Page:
What Not to Grill Slideshow
These are on chef Kerry Heffernan’s foods to avoid on the grill. Yes, you can wrap them in aluminum foil and cook them for a long time on the grill, but placing a rock-hard whole potato on the grill might not be the best idea. Try roasting carrots, beets, and potatoes instead and serving them alongside grilled meats or fish.
Heffernan also suggests avoiding grilling fine lettuces because delicate greens can’t withstand the heat and will wilt. Instead, try using romaine lettuce for a charred salad or even grilling radicchio before shredding it and topping a crumbled gorgonzola on top.
Check out the Grilled Hearts of Romaine recipe.
Hopefully this one is self-explanatory…
Yes, placing unbaked cookies on a sheet pan on the grill and closing it is a possibility, but the direct heat source underneath will most likely result in burnt bottoms. Baked goods in general should steer clear of the grill because they will not fare well from a direct heat source. However, baked cookies are wonderful when thrown on the grill, warmed up, and served with some ice cream. Just saying.
Why you’d want to grill noodles in the first place is a different question. Though a slightly crispy lasagna noodle could be nice, smaller varieties like angel hair or spaghetti would slip through the cracks and be consumed by the flames below. Sad news for a hungry stomach.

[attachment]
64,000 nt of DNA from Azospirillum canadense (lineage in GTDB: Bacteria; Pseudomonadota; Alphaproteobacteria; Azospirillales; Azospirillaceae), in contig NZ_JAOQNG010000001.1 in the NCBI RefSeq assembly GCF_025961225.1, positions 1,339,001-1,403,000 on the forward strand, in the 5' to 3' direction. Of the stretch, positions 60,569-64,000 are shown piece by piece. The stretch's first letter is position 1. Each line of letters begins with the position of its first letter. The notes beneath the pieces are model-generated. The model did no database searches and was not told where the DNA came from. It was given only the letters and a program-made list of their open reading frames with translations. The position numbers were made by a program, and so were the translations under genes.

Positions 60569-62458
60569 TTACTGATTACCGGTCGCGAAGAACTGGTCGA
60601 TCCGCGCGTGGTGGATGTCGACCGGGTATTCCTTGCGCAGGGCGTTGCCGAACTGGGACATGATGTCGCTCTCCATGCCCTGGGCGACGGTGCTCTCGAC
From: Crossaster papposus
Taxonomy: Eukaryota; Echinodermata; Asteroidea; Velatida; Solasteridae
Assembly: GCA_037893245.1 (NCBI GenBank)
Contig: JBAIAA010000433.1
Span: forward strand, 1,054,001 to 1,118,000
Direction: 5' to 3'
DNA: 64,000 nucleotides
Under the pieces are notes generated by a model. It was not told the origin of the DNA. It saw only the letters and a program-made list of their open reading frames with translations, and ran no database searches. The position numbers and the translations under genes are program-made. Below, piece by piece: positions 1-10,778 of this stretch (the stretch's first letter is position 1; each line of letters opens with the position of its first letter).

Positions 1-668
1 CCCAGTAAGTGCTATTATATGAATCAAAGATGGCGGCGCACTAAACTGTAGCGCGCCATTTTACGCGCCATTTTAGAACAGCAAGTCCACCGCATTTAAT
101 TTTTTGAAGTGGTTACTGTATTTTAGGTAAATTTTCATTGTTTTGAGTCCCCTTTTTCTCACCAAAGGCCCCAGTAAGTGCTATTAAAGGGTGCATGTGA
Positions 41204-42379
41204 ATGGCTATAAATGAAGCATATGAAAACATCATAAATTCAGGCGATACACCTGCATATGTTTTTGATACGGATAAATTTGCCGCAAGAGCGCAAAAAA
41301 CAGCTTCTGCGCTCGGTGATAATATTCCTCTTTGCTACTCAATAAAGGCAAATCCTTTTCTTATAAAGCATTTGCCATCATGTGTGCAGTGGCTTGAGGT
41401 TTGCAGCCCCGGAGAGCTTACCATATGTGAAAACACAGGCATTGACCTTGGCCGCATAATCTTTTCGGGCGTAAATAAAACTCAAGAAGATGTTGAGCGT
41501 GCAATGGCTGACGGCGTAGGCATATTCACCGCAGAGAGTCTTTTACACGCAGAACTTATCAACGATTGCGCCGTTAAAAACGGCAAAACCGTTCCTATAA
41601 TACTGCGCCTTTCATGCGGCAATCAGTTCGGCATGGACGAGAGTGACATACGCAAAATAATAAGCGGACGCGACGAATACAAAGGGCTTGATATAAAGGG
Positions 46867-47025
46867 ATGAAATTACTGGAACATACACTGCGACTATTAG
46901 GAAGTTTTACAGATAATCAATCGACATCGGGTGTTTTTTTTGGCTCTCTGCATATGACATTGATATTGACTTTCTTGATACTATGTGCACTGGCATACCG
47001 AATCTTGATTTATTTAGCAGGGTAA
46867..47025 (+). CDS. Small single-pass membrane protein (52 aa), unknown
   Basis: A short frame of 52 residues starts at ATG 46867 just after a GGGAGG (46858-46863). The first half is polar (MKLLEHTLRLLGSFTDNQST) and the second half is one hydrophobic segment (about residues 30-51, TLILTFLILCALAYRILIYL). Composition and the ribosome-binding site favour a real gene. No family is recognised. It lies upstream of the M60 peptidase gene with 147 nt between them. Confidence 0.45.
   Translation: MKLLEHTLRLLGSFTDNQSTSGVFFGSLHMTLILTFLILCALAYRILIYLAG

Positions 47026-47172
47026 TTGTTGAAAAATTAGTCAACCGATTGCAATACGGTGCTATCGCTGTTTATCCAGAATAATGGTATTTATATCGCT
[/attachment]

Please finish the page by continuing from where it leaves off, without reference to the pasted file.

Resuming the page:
Whether it’s thinly sliced bell peppers (you need a thick cut to grill them) or tiny fruit like raspberries, small pieces of food that can slip through the grill grates should be avoided. Grilled fruit is delicious, but larger ones like peaches, pears, or bananas are a better bet.
Check out Tips for Grilling Sweet Summer Fruit.
Following the same reasoning as the previous slide, when sliced, these mushrooms are too thin to be placed on the grill. Opt for larger mushrooms like portobellos, which you can slice after grilling for sandwiches or serve alongside grilled proteins.
Click here for the Portobello, Mushroom, and Goat Cheese Sandwich.